Civic Center Park offers a nice public space, but most people passing through downtown don’t see it. The dream is to create an appealing public place closer to the district’s front door—one that brings nature back into the city and invites people to do things together, such as listening to music, hearing a speech, or just enjoying the beauty of the water and the nearby hills. I am betting that Walter Hood has moved us closer to realizing that dream. 

Steven Weissman 





Editors, Daily Planet: 

When I went to the first meeting of the Alameda County Base Conversion Homeless Collaborative my wife was pregnant with our first child. I kissed her on the forehead as I was leaving and said, “Honey, I’ll be back in a couple of hours, this shouldn’t take long.” When I went to the last meeting of the Base Conversion Collaborative, where we finally received a settlement to help homeless providers, I had just finished dropping off our 10-year-old son. 

In November 2007, I completed a two-year (twice a month) commitment on the Downtown Area Plan Advisory Committee (DAPAC) to help develop a plan for new projects and construction in downtown Berkeley. I served on the subcommittee to come up with a plan for Center Street that would include a new hotel, the Berkeley Art Museum, and the possible day lighting of Strawberry Creek. I was a blank slate when the meetings started. Eventually I agreed with the other subcommittee members that the idea of daylighting the creek or some other water feature should be considered, but trained professionals needed to work out the details. After seeing the past two presentations by Walter Hood, hired by EcoCity Builders, I think that we’ve got the right person on the job.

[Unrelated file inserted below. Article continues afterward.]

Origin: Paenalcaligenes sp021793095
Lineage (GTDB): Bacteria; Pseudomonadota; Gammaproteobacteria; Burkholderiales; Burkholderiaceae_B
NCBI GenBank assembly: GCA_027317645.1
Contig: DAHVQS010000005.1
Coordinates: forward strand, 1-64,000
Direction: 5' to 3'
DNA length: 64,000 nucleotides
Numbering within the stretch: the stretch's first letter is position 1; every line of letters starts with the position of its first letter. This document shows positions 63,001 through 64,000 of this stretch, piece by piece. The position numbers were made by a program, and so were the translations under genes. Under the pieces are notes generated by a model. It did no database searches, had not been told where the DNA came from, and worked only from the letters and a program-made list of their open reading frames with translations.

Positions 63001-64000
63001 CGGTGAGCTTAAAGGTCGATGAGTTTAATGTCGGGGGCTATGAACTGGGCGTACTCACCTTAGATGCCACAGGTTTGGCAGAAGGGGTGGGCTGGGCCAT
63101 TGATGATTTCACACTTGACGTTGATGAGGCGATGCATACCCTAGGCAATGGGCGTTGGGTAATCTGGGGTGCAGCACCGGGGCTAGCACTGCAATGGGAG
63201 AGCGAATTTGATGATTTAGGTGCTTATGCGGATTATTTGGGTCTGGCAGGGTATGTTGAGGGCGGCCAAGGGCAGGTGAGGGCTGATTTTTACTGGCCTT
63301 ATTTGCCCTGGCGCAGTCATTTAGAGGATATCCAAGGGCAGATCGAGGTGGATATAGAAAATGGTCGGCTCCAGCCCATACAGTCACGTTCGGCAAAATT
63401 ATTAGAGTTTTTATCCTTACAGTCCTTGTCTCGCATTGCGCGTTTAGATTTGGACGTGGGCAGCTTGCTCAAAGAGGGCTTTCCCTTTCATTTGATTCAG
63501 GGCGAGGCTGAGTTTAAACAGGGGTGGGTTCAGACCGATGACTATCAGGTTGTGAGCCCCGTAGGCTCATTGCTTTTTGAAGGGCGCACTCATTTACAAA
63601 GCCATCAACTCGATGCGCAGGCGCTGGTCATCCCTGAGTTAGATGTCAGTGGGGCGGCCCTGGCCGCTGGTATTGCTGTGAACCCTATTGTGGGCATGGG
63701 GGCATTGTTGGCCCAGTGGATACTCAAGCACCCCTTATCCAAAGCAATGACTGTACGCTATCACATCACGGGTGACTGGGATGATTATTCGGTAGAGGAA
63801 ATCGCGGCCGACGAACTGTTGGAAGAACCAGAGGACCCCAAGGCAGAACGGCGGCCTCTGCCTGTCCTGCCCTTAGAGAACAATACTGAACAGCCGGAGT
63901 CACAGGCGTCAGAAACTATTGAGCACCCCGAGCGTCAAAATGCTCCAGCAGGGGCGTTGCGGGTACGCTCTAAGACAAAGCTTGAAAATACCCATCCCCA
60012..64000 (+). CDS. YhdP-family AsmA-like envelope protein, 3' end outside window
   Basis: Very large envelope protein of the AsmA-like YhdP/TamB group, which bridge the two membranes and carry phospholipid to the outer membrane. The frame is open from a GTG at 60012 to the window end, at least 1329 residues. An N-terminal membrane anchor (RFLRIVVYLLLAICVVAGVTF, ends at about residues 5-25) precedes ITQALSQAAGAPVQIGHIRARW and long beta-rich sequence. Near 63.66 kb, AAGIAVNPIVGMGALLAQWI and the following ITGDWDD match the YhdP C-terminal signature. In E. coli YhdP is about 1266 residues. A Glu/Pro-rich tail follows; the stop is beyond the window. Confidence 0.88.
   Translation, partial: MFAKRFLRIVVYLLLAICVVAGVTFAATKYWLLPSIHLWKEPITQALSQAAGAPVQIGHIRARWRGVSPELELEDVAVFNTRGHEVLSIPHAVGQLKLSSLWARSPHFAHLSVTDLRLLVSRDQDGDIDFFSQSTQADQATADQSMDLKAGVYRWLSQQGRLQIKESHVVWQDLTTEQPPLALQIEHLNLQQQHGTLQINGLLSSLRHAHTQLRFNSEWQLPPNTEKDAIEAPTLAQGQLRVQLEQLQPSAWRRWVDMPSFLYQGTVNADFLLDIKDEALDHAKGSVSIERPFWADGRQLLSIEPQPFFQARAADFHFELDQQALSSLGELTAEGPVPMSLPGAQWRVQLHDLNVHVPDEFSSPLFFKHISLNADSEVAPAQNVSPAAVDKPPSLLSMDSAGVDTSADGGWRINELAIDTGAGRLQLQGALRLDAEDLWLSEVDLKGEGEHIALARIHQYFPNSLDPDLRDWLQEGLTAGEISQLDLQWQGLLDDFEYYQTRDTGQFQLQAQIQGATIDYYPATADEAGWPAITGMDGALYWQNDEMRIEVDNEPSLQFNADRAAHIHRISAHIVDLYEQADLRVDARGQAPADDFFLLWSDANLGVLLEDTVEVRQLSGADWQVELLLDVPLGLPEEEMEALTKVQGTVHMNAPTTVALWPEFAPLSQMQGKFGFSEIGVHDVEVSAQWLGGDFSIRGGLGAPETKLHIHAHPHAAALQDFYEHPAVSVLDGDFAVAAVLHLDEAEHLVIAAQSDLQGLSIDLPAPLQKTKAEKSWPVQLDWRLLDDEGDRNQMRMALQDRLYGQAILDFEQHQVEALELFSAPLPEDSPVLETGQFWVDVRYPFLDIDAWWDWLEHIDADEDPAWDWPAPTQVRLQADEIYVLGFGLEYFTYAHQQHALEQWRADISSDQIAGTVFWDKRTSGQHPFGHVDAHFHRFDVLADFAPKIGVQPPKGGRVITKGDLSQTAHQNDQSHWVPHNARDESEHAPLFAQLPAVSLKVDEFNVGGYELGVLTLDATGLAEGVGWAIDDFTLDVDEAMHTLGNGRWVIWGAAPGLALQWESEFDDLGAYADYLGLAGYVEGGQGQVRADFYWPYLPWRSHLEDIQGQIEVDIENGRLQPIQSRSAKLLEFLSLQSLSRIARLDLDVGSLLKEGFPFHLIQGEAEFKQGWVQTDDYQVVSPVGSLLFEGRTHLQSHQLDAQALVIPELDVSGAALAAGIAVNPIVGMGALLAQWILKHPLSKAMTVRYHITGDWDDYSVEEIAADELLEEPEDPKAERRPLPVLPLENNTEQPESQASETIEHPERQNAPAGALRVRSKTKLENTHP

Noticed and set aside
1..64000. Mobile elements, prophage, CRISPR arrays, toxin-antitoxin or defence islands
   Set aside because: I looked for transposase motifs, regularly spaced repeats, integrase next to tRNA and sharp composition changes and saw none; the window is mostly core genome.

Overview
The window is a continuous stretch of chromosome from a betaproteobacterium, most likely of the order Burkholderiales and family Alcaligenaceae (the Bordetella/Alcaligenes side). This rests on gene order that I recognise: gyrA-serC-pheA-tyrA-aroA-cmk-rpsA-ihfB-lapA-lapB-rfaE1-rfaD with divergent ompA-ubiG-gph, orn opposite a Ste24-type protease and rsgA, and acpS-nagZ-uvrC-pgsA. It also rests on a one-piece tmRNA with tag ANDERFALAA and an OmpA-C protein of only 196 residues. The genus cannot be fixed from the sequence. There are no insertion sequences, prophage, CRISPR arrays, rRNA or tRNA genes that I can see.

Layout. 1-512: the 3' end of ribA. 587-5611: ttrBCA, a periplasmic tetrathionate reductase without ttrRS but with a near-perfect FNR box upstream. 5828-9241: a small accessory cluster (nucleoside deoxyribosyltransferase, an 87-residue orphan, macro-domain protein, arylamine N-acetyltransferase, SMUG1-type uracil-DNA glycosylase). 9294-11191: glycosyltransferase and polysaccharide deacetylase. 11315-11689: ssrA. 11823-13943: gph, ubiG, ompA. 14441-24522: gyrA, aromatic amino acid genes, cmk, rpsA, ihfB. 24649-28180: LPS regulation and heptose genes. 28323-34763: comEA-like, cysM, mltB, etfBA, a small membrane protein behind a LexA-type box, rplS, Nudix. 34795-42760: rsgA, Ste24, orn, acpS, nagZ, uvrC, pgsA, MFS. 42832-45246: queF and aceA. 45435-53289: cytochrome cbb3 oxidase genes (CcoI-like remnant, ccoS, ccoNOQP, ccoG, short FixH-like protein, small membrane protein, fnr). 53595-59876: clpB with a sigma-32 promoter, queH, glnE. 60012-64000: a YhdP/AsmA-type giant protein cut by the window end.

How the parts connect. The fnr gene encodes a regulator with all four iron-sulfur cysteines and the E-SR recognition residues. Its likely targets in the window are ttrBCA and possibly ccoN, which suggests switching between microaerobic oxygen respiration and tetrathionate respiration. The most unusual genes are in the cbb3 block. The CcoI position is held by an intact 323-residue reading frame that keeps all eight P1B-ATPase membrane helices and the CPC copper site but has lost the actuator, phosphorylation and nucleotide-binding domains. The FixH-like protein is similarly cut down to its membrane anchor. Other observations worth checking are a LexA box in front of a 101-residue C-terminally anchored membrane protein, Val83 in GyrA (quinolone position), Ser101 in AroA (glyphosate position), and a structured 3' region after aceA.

Think outside the box? His first presentation was out of this world—literally. He presented a series of blown-up photos from outer space first showing California, then the Bay Area, Berkeley, and finally focusing on the 2100 block of Center Street. He described the type of soil under the street, degree of pitch, water flow, ecosystems, native foliage, and how much you would actually have to detour the existing creek to run down Center Street. He showed examples of other successful plazas around the world that combined people, traffic, and buildings with a creek or water feature.  

In the second presentation I went to, March 19, Walter unveiled more than 25 different options for Center Street. Some options did not require moving the creek but rather involved creating a water feature such as terraced fountains that would run the length of the street. I also liked the fact that his concepts extended across Shattuck and included the BART plaza. I think he addressed merchants’ concerns and traffic options, while offering designs that were appealing and aesthetically pleasing. Comments from those in attendance included words like “inspiring,” “innovative,” “creative,” and “unique.” Except for a few people who thought the designs did not accommodate a large enough public meeting space or a Jimi Hendrix statue (which in my opinion both should be located someplace else), there’s something here for everyone. What’s not to like? 

One of my life-coping mechanisms, when I’m stressed out, experiencing back pain, exercising, or doing something else I don’t like is to think of something positive in the future. Since that last presentation my thoughts keep returning to Center Street. It’s destined to be the crown jewel in the new downtown plan. I’m optimistic that if Walter is allowed to proceed at the pace that this project is moving ahead, we will not need to wait for 10 years before something actually happens. I think my son, who is now 14, and I will both have something to look forward to much sooner rather than later.  

Winston Burton